2. paracellular pathway (across shunt pathway): thru tight junction and extracellular space
-very permeable to H2O and cations (Na, K), but not to anions
-tight junctions are low resistance (high conductance) pathway

14

what is the major membrane for absorption of nutrients? how does it do this?

brush border (AKA apical or lumenal membrane)
-has a glycoPRO matrix
-contains ectoenzymes (enterokinase, disaccharidases, peptidases) to complete digestive process

15

what does the basement membrane contain?

capillaries and lacteals (also known as lamina propria)

16

how does the paracellular pathway differ from jejunum to ileum to colon? what does this mean?

leaky in jejunum to tight in colon
-since shunt is permeable to H2O and cations, but not anions, when you drink water, the liquid is rapidly absorbed in jejunum by osmosis

17

what is succus entericus?

intestinal secretions

18

what happens if the jejunum is removed surgically?

ileum adapts to take over its function

19

what are 2 exceptions that are absorbed only in ileum, instead of mainly in jejunum?

vitamin B12 (requires intrinsic factor from parietal cells) and ionized bile salts
-nonionized bile salts can be absorbed the entire length of SI

20

what happens if the distal ileum is removed?

other parts of GIT cannot adapt, causing pernicious (macrocytic) anemia

21

how is Na+ absorbed by jejunal absorptive cells?

Na has 2 mechanisms
1. Na+/glucose and Na+/AA cotransport from lumen into cell
2. Na+/H+ antiport on lumenal side to keep internal pH of enterocyte close to neutral
3. Na+/K+ pump on basolateral membrane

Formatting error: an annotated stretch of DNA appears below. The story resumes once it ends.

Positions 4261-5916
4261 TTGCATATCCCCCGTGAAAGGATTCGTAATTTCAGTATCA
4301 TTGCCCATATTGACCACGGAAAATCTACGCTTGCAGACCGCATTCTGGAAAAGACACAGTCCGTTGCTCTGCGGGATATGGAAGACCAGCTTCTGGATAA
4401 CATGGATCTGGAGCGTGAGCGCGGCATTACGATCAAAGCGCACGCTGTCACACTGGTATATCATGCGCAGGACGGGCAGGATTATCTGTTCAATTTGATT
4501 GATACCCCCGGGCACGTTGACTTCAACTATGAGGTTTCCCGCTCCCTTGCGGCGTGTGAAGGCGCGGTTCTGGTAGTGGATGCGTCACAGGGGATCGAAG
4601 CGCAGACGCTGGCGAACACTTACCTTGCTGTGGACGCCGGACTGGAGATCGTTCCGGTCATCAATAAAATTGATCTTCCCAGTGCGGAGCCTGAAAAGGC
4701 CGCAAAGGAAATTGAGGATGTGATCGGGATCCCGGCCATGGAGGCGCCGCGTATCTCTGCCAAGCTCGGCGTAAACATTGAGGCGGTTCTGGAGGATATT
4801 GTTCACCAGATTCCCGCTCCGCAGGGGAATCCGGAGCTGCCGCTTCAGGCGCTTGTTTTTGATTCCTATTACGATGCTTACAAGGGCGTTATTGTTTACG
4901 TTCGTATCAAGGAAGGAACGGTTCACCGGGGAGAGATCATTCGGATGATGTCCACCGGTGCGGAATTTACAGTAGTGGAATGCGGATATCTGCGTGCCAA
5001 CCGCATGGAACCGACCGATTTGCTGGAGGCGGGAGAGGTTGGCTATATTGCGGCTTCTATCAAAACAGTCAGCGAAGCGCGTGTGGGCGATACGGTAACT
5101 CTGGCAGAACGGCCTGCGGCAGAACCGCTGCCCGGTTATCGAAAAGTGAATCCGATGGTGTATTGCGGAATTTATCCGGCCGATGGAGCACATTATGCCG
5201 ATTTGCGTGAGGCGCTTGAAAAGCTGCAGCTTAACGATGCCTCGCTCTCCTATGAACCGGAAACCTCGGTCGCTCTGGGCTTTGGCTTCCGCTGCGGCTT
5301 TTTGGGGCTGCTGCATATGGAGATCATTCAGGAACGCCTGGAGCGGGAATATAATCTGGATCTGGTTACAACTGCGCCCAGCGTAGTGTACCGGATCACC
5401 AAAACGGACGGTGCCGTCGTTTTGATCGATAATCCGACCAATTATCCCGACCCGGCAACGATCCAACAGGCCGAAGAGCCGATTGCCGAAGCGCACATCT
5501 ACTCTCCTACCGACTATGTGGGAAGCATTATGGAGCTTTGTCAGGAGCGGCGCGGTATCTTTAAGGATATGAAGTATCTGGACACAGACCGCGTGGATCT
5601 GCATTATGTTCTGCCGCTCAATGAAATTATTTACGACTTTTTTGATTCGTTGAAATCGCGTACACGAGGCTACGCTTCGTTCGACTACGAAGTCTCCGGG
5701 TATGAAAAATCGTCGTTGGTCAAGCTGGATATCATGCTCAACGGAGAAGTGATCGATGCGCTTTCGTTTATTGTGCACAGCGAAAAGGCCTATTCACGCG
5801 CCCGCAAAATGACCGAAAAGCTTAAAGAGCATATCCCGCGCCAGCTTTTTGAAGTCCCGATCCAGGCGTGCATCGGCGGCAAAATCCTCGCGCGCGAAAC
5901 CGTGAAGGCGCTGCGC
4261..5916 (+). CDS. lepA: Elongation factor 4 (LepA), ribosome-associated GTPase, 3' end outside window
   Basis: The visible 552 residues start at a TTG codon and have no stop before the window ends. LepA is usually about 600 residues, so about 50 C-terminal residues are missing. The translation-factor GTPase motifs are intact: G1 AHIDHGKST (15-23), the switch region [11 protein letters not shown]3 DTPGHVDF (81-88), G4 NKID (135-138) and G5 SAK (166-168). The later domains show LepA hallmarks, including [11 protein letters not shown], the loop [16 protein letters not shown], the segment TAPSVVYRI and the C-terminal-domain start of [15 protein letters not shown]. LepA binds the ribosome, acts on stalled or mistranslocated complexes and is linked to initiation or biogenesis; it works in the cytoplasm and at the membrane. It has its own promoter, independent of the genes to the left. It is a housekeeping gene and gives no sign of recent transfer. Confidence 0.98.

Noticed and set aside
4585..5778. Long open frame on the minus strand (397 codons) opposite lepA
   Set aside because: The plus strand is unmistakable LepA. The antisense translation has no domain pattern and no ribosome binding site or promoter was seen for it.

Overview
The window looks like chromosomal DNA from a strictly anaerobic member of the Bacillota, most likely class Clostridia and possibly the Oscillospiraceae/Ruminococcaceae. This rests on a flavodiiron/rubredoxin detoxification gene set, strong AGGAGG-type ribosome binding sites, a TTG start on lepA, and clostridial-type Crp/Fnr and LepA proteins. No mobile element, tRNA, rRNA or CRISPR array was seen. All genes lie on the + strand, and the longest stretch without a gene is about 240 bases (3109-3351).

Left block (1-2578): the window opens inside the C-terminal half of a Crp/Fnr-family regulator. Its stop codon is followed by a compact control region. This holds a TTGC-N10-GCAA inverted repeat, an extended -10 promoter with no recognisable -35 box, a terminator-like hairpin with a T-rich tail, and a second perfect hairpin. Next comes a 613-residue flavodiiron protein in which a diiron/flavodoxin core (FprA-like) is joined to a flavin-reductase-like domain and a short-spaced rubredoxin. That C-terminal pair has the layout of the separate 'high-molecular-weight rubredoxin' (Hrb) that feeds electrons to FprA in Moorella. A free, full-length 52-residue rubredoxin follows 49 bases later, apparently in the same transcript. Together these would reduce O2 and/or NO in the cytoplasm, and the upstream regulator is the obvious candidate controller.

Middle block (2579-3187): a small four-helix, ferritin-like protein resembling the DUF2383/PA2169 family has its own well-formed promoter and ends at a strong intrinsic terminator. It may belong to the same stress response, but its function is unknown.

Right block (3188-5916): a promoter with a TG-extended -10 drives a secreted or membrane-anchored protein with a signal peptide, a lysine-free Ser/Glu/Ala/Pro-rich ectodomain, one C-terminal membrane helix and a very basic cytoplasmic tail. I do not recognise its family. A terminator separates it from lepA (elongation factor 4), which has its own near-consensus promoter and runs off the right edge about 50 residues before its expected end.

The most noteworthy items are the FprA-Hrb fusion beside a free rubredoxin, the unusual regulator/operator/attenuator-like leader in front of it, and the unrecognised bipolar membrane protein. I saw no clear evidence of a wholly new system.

22

how is HCO3- absorbed by jejunal absorptive cells?

HCO3- has "disappearing ball" mechanism
1. in cell, H2O breaks into H+ and OH
2. H+ from Na+/H+ antiport exits cell, and combines with HCO3- to make H2CO3
3. carbonic anhydrase breaks into H2O and CO2
4. CO2 crosses lumenal membrane, then combines with OH (from (1)) to make HCO3
5. HCO3 then somehow gets past basolateral membrane

23

what is the membrane potential at rest and during absorption?

+5 mV at rest on serosal side, and rises to +15 mV after meal b/c electrogenicity of Na+/K+ pump

24

where is there Na+/glucose or Na+/AA cotransport with Na+/K+ pumps?

jejunum (major) and ileum (minor)

25

where are there Na+/H+ exchangers on both basolateral and luminal sides, plus an Na+/K+ pump on the basolateral side?

duodenum and jejunum (major)

26

where are there parallel Na+/H+ and Cl-/HCO3- exchangers on the luminal side, with Na+/K+ pumps, water, and CO2 diffusion on the basolateral side?

ileum and proximal colon

27

where are there Na+ channels on the luminal side, and Na+/K+ pumps on the basolateral side?

only in the colon

28

what does amiloride block?

Na+/H+ exchangers and Na channels

29

how is NaCl reabsorbed by ileal absorptive cells?

both enter via Na/H and Cl/HCO3 exchangers on lumenal side, then Na/K pump and Cl diffusion on basolateral side

30

how are secretion and absorption related?

substances that promote secretion, inhibit absorption, and vice versa